REVIEW COMMENTS:

“Spagna writes passionately about the West, creates a strong and athletic heroine, and addresses many realistic issues teens confront.” –PUBLISHERS WEEKLY

“The Luckiest Scar on Earth is a thoughtful novel that centers around the maturation of both a girl and her family, and which intimates that sometimes the most difficult periods can also be the most beautiful.”—FOREWORD REVIEWS

“We’re right there with Charlotte as she navigates avalanche–prone backcountry, races in snowboarding competitions, and searches for endangered salmon. Packed with profound questions and gems of wisdom, this story will stay with me for a long time to come.” —LAURA RESAU, author of Red Glass and The Queen of Water

“The Luckiest Scar on Earth is a gorgeous exploration of falling in love in unexpected ways—with a new place, with a new parent, and with a new ethic. This novel is a coming–of–age in the truest and fullest sense.” —LAURA PRITCHETT, author of Red Lightning

AUTHOR PROFILE  I live and write in Stehekin, Washington, a remote community in the North Cascades accessible only by boat or trail. But don’t worry! I haven’t always lived such an insular life. Born in Bogotá, Colombia, and raised in Riverside, California, sixty miles east of Los Angeles, I was a book-loving kid who liked sports but knew nothing about the outdoors. I never camped until, as a teenager, traveled to Oregon and — well, there’s no other way to say it — fell in love. After college, I settled in to working on backcountry trail crews for the National Park Service in summer and writing in winter, experiences I’ve written about in my essay collections Potluck, Now Go Home, and most recently Uplake.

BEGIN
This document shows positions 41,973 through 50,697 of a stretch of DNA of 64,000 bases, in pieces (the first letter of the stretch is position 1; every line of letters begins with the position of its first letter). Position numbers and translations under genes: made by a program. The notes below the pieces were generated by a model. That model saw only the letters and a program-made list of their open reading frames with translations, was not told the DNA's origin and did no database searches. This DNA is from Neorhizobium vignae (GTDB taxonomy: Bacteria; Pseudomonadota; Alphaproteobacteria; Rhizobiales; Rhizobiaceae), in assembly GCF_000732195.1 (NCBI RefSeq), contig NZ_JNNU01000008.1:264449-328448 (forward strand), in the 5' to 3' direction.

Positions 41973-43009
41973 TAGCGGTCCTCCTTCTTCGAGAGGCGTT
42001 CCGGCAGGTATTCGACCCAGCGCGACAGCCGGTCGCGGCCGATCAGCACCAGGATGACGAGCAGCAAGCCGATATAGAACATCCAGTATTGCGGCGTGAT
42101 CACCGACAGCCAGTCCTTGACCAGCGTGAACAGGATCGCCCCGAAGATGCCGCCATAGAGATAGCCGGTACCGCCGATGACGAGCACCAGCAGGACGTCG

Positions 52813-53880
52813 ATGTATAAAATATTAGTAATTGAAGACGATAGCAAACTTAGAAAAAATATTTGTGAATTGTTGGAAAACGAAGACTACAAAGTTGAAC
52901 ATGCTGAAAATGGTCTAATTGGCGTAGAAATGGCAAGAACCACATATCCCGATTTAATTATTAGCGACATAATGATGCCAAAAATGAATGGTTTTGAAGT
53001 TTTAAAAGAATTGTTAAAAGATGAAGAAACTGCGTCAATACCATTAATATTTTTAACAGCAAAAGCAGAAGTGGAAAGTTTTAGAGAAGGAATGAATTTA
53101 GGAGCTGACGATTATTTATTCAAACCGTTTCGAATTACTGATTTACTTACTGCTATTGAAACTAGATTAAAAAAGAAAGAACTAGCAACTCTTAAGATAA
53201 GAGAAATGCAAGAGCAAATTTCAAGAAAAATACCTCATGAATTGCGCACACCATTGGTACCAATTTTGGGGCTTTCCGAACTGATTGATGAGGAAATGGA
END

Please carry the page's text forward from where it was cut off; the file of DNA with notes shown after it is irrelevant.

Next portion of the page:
After fifteen years on the trail—and once satellite internet reached our remote valley—I turned to teaching, both in person and online. I’ve been lucky enough to teach at Whitman College, the

University of Montana, and St. Lawrence University (all great ski towns incidentally) as well in MFA programs at Antioch University, Los Angeles and Western Colorado University. My stories and essays about nature, family, civil rights, and life in a small community have appeared in dozens of magazines. You can learn more at http://www.anamariaspagna.com.

AUTHOR COMMENTS: On one level, the book is about the sheer joy of the mountains in winter, but in a deeper sense it’s about the inevitability of change and the need for resiliency. More than anything, I hope The Luckiest Scar on Earth will help readers of all ages think about the places and people they love most in the world and what it means to be there for them no matter what.

SAMPLE CHAPTER: Find a .pdf attached

LOCAL OUTLETS:

A Book for All Seasons in Leavenworth Washington

Trails End Books in Winthrop, Washington

Riverwalk Books in Chelan, Washington

Elliott Bay Books in Seattle, Washington

Aunties Bookstore in Spokane, Washington

Fact & Fiction Books in Missoula, Montana

Back of Beyond Books in Moab, Utah

The King’s English in Salt Lake City, Utah.

WHERE ELSE TO BUY IT: TorreyHouse.org Bookshop.org;  Powells.com.

PRICE: 14.95.

CONTACT THE AUTHOR:

@amspagna Twitter

@anamariaspagna Facebook http://www.anamariaspagna.com

Dead Shark on the N Train

 

THE BOOK: Dead Shark on the N Train.

PUBLISHED IN: 2020.

THE AUTHOR: Susana H. Case.